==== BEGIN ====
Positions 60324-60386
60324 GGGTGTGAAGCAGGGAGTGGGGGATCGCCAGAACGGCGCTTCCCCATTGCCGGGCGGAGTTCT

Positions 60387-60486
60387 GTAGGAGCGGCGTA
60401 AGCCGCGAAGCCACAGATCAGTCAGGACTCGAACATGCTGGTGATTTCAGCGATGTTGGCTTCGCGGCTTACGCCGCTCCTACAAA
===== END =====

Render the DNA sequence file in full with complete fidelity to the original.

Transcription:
Positions 60324-60386
60324 GGGTGTGAAGCAGGGAGTGGGGGATCGCCAGAACGGCGCTTCCCCATTGCCGGGCGGAGTTCT

Positions 60387-60486
60387 GTAGGAGCGGCGTA
60401 AGCCGCGAAGCCACAGATCAGTCAGGACTCGAACATGCTGGTGATTTCAGCGATGTTGGCTTCGCGGCTTACGCCGCTCCTACAAA